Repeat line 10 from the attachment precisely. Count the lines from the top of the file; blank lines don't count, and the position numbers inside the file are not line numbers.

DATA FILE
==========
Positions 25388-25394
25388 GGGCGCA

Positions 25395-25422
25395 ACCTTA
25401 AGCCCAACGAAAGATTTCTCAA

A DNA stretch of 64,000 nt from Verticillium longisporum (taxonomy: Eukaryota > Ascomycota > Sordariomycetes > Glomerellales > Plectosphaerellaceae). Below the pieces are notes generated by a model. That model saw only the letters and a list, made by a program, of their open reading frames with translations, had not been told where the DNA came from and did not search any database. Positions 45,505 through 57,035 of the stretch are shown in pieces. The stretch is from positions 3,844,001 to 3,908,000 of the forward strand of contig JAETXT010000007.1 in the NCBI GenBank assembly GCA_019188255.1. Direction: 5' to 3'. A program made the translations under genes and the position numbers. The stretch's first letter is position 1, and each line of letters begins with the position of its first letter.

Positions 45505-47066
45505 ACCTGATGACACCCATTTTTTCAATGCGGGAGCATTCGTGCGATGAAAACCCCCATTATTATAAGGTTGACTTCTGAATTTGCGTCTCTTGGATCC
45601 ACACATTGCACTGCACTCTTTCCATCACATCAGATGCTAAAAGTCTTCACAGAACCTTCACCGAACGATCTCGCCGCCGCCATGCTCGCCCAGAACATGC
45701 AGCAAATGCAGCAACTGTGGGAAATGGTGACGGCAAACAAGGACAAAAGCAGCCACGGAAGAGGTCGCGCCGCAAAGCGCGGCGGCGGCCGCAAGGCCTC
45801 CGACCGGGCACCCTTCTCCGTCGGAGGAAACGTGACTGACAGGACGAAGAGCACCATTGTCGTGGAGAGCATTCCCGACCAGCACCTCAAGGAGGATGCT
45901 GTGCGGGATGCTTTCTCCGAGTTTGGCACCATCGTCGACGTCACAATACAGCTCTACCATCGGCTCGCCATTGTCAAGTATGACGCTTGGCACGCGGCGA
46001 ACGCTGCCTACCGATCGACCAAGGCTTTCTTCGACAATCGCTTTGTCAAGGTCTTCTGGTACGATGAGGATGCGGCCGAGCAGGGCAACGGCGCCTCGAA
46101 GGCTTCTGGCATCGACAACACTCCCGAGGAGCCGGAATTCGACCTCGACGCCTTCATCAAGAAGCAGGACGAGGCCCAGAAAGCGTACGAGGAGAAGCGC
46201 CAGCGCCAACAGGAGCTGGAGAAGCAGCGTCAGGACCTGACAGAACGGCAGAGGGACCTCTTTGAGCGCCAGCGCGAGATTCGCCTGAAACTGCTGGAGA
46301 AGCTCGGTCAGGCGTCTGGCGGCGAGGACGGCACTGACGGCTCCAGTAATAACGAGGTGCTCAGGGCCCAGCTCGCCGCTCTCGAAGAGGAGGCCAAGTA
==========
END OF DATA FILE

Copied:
45701 AGCAAATGCAGCAACTGTGGGAAATGGTGACGGCAAACAAGGACAAAAGCAGCCACGGAAGAGGTCGCGCCGCAAAGCGCGGCGGCGGCCGCAAGGCCTC